Growing up my friends loved to express how cute I would look with short hair, and how unfair it was that I was not allowed to cut my hair. Granted, they were not wrong, it was vexing to not have authority over my own locks, but after a time I had gotten used to it and the length was part of my visual signature, I was ‘The Girl With The Hair’.

When I reached adulthood, and thus was allowed to cut my hair, I didn’t. It was me, by that point, and I had embraced that. But I did start dying it red, an act that I believe my dad was rather irked over. It’s funny, because part of the inspiration for that was the fact that I was supposed to be born a redhead if I were to be named ‘Colleen’, and thus I always felt I was missing out on that aspect of myself until I discovered the dye bottle. I believe his exact words when he saw it were “What did you do?” Heh, oops.

When I went truly copper-red, generally I got compliments. Many people believed it was or was only a slightly enhanced variant of my natural color, with no idea I was blonde. I still had some people weigh in about the length, positive and negative, without being asked, but the color was usually praised – with one exception where a man tried to explain that when a woman dyed her hair red it was because she was preparing to leave her significant other and assumed I must be on the prowl for a new partner. Some people refuse to believe my hair is for me.

The red lasted a long time, but eventually it was time for a change, and a cut finally! But even before I made the change, I found my hair was apparently not my own. Even my boss kept trying to talk me out of cutting it, assuring me I would regret doing so as his wife did. Once the red was gone, many would wax nostalgic about it and ask when I was going back. “Are you going to grow it out again?” was another common refrain. There were, of course, compliments, but there was also so much critique that I had not expected.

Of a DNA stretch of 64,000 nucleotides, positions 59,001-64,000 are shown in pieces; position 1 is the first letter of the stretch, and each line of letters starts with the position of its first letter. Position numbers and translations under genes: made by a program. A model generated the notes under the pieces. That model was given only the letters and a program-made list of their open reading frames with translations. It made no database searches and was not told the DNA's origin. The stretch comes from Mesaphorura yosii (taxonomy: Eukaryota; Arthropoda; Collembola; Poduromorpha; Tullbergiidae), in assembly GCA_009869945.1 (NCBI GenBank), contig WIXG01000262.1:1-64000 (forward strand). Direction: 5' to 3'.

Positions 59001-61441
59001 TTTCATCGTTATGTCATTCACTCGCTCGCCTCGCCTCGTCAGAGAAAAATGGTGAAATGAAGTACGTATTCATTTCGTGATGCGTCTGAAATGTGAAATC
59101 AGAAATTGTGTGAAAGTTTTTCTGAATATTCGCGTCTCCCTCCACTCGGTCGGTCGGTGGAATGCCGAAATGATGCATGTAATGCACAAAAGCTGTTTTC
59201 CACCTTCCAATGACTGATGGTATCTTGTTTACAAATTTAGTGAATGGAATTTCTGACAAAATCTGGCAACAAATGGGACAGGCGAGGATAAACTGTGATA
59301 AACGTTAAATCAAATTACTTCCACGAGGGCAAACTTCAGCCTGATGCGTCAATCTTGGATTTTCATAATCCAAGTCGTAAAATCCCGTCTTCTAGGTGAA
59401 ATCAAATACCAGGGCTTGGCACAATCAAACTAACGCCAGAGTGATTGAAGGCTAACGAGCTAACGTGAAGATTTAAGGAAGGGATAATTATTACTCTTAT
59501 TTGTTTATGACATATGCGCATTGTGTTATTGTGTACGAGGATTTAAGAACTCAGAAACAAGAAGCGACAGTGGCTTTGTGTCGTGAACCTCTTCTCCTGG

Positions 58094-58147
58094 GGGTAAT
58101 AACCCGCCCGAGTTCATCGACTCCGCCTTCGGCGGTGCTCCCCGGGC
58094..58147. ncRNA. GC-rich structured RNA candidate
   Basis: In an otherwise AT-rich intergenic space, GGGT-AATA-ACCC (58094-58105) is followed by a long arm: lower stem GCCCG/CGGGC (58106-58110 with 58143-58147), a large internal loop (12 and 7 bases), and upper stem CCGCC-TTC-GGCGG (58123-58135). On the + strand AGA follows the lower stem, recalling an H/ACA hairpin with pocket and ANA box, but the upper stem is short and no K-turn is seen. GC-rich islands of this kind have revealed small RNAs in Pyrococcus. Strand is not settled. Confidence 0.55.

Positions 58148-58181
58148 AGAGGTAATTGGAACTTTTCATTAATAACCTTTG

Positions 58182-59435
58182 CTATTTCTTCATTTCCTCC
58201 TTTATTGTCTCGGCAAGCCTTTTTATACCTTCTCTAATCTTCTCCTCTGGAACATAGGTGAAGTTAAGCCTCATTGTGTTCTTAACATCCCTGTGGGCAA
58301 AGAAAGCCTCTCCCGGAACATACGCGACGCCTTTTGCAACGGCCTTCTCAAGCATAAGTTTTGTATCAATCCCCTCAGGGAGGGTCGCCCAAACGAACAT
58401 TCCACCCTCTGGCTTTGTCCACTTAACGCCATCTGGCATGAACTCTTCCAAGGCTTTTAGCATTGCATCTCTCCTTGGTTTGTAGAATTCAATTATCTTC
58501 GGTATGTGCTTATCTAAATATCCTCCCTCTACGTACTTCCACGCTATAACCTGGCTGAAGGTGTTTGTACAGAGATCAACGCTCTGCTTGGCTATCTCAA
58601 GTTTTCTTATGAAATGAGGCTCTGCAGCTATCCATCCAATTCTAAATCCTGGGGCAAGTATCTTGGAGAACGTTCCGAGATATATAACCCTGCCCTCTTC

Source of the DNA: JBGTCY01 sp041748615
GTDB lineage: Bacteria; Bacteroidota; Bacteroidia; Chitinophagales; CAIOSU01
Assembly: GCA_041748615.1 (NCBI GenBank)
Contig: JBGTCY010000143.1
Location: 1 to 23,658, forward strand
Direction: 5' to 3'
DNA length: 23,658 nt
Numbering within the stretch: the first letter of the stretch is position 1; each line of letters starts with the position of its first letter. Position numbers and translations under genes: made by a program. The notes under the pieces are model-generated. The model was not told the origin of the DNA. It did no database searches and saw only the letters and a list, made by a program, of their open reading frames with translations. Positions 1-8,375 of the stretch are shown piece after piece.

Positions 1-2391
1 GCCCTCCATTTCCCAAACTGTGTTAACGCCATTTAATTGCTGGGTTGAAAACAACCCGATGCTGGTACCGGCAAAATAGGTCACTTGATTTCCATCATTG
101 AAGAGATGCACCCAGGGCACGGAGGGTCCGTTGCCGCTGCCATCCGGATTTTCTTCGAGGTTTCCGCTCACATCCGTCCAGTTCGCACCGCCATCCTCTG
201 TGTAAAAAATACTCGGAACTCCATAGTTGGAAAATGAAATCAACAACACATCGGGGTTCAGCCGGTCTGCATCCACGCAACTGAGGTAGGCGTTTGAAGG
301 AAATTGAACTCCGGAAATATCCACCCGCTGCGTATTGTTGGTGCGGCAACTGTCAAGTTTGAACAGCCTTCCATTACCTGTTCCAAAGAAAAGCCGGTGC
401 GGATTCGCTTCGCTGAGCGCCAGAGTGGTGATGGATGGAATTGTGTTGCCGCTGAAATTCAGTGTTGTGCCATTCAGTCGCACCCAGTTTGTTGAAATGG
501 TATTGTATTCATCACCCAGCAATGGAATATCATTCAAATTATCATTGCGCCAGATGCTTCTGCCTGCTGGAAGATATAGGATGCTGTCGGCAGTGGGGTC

Even to this day one of my braiders at Faire lamented the loss of the red recently. On an elevator trip upstairs a coworker (who never knew me with the red) couldn’t decide if the all-black I’m sporting for Faire or the oil slick was her preferred hair color on me. She meant it as a compliment, that I looked good with either, but it came out strange that I should be worried which she prefers?

On the other hand, the fact that my spouse lamented the loss of the blue made me feel great, and continued to make me anxious for the day I can bring it back after Faire. Also an unsolicited opinion, but one that strangely mattered. It seems no matter what I do to my hair, MY hair, everyone from my closest to random strangers will weigh in!

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